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China to Focus on Renewable Energy

Kari Cameron, Voice of America – 1 May 2009

China is battling air pollution and high costs for imported energy with an aggressive focus on renewable energy.


Workers build a highway near a wind farm in the Gobi desert, in China's northwest Gansu province (File)

China’s government says it will have 100 gigawatts of wind-power capacity by 2020 – enough to power more than 60 million homes. That figure is more than three times the target the government laid out just 18 months ago.

Steve Lyons is the director of CWE Renewables, a wind energy company based in Hong Kong. His company is setting up wind farms in Inner Mongolia, funded mainly by Chinese investors. Despite the global economic crisis, the company has seen continued interest from investors and from provinces.

“There are provinces that have good wind resources, no wind capacity, and have asked us to help them put in place what needs to be put in place for a wind developer to come in,” he said.

China’s government has vowed to increase the use of alternatives to oil and coal for energy, such as wind, solar and nuclear power. The goal is to reduce the thick air pollution that blankets its cities and to reduce expensive imports of oil.

Companies from start-ups to well established businesses such as General Electric, see China’s drive to clear the air as an opportunity. They are tapping the market hoping to capitalize on Beijing’s push to for cleaner energy sources.

Renewable energy could play significant role

Adrian Ho is the director of CWE Renewables. He thinks China’s use of renewable energy will increase in coming years to play a significant role in meeting the nation’s energy needs.

“There is a high chance that I believe China will go to 25 percent some day and that 25 percent will keep expanding,” he said.

Today, renewable sources produce just eight percent of China’s total energy. But Beijing aims to increase that to 15 percent by 2020. In comparison, the United States hopes to generate 10 percent of its energy from renewable sources by 2012.

The roots of China’s push for renewable energy are in a 2005 law that gives incentives such as fixed rate tariffs and carbon credits to renewable-energy companies. The law also makes clear that provinces are expected to meet new clean energy guidelines.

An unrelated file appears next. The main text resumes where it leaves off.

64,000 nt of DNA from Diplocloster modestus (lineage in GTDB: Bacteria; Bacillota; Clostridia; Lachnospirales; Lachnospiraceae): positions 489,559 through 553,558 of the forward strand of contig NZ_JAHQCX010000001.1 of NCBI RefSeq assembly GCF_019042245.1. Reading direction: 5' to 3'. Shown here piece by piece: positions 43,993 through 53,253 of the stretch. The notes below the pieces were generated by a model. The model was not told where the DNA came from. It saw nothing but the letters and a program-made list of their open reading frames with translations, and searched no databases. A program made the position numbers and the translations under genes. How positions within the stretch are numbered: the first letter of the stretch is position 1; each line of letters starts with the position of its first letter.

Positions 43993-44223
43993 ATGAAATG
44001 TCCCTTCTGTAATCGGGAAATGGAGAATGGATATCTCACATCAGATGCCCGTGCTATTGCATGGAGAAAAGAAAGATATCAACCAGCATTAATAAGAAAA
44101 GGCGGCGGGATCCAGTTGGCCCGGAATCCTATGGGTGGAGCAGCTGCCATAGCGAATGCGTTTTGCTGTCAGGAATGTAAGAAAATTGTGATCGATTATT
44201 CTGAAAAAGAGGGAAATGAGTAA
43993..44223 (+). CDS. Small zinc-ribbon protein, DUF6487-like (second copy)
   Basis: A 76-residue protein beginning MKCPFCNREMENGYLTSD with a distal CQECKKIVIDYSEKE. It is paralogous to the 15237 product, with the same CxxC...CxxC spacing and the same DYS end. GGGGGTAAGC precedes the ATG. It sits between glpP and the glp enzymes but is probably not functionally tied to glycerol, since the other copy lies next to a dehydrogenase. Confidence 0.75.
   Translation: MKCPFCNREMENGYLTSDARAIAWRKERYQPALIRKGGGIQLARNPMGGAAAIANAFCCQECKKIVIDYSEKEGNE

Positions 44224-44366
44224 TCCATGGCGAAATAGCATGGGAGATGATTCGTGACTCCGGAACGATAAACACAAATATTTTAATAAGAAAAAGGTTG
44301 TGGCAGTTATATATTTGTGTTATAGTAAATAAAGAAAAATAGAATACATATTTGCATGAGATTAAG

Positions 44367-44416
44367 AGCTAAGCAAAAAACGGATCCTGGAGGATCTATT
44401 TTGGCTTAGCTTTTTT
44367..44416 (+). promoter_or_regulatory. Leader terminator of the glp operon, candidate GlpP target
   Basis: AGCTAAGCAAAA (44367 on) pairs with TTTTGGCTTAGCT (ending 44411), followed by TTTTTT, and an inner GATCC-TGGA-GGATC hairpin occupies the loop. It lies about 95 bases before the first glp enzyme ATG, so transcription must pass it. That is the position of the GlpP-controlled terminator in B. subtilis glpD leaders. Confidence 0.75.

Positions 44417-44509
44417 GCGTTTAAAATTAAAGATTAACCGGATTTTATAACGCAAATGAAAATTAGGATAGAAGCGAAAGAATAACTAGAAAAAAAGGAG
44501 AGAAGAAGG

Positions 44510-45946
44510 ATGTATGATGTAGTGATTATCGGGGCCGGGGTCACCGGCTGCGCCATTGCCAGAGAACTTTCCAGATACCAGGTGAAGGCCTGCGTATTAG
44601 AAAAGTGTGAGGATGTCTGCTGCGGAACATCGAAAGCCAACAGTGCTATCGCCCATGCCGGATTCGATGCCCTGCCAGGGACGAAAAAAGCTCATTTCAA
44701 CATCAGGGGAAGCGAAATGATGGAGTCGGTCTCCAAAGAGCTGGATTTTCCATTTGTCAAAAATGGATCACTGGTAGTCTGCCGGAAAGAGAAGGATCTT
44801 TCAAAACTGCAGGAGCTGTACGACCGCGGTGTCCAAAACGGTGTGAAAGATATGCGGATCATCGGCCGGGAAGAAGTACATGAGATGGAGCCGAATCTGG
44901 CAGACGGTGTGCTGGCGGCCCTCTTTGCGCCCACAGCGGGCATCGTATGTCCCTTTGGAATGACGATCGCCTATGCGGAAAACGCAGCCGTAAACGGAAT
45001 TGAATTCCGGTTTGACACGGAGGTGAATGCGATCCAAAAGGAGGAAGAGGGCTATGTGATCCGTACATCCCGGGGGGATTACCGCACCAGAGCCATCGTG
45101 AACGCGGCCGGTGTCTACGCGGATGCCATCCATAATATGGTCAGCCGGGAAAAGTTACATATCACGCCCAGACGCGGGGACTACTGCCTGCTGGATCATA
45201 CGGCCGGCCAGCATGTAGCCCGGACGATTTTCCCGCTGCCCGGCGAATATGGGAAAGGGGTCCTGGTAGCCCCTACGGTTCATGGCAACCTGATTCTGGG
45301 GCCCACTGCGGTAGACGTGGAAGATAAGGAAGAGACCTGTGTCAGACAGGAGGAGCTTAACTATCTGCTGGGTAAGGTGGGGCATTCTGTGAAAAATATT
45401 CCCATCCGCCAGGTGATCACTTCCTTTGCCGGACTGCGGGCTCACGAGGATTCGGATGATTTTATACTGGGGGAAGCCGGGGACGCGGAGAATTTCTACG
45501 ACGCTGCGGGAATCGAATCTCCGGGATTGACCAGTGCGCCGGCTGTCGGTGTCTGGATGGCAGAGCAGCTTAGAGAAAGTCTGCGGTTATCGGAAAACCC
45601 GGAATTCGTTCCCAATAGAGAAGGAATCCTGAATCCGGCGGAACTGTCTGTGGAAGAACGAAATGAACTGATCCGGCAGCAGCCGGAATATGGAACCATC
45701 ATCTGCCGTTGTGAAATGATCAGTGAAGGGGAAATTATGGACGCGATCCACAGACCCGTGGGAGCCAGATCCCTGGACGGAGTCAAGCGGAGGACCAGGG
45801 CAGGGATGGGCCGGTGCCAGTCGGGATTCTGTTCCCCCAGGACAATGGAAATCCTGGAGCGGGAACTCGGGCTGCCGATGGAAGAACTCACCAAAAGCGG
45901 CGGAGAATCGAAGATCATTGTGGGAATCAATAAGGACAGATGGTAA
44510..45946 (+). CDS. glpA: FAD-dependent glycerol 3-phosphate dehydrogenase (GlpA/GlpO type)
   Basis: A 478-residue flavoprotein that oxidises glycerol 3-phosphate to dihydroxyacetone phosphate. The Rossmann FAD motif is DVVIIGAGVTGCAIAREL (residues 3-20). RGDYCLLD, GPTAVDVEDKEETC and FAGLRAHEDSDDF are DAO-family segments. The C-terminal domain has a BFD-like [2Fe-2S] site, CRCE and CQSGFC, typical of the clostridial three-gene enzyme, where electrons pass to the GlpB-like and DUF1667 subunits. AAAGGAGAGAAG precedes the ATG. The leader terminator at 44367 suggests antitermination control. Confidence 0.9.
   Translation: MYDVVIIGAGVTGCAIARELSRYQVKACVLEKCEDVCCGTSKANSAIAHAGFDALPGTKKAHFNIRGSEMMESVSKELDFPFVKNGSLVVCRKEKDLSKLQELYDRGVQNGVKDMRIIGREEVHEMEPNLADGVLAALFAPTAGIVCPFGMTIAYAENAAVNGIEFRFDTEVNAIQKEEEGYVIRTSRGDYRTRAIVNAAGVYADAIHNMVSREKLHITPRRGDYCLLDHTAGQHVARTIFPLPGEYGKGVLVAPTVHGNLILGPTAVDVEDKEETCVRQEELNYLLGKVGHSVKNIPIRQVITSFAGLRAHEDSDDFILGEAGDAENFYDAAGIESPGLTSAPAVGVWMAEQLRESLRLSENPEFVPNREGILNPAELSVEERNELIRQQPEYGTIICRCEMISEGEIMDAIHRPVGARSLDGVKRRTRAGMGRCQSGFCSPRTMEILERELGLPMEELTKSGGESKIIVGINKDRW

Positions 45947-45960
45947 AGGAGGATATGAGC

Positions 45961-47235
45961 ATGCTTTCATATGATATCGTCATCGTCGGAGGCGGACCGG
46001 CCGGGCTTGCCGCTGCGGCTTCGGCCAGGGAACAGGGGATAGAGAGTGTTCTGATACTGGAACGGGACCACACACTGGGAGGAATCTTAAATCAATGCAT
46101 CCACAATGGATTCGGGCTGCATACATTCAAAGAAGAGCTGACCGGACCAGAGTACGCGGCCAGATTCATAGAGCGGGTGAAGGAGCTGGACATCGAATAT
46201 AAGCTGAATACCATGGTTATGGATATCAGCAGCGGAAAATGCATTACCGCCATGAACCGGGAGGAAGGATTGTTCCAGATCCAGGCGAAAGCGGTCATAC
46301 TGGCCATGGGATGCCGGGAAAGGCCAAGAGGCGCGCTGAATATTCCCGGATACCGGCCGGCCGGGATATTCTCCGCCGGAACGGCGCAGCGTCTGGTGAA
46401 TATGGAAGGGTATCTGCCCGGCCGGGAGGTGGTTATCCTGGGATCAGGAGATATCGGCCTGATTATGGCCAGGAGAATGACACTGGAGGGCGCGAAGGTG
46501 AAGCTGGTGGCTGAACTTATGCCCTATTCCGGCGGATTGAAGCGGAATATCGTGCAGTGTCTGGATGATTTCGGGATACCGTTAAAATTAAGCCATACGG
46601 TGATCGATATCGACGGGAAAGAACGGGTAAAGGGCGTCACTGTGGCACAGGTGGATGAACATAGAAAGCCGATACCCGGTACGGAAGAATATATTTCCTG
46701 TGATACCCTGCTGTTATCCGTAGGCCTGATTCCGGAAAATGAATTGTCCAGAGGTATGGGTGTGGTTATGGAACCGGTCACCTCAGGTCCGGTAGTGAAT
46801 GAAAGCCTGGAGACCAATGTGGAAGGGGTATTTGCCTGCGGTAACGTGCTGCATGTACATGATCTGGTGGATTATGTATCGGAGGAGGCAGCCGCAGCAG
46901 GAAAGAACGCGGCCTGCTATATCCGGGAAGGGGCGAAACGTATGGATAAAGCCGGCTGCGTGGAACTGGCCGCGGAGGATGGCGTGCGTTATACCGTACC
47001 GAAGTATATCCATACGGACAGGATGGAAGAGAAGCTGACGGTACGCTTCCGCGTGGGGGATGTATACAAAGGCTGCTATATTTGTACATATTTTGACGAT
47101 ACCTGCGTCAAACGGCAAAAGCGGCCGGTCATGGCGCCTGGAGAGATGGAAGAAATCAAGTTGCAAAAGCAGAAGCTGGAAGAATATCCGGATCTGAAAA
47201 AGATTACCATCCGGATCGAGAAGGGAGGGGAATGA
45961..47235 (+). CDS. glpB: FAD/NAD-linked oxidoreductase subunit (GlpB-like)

Chris Flavin is the president of the Worldwatch Institute, a U.S. environmental group. He says the law works thanks to China’s entrepreneurs and a government that is making the move to clean energy a priority.

“The Chinese government, I guess in part of the fact that it does not have some of the kind of democratic complexities that Western countries do, is able to do things quicker and without the kind of resistance from narrow economic interests that might make it more difficult,” said Flavin.

China’s wind energy capacity has doubled

The World Wind Energy Association says China’s wind energy capacity has doubled every year since the law was put in place, to 12 gigawatts. Wind is the fastest growing renewable energy in China, with 60 percent more capacity since 2005.

But pollution takes much longer to clean up than it does to create. China is failing to hit targets for bringing pollution and carbon emissions under control.

U.S. Secretary of State Hilary Rodham Clinton has said she will push developing nations such as China and India to commit to reducing carbon emissions as part of a new international treaty on fighting climate change. Emissions from fossil fuels, such as coal and oil, are thought to contribute to global warming.

Flavin says that it is not that China does not want to reduce emissions – the problem is their lack of a better option.

“The main driving force is that China is not rich in any fossil fuel except for coal and coal is a heck of a lousy way to fuel an economy,” he said.

Stimulus plan is helping

Things are changing. Wind and nuclear power are getting a boost from China’s almost $600 billion economic stimulus plan, which promises to help with grid infrastructure and nuclear development.

“If you look at where we are today and compare with what anybody might have expected or even hoped for five years ago, I think it’s really extraordinarily encouraging what they’ve accomplished,” Flavin added.

As China continues to build its renewable energy capacity, the world’s most populous nation is emphasizing that clean energy is not a luxury but a necessity for its survival. Renewables will help reduce pollution in the long term, quelling Beijing’s concerns about social unrest over pollution-related illness. China also needs clean energy to increase its role on the global stage – a lack of natural resources make clean energy the only possibility for China to achieve energy independence.

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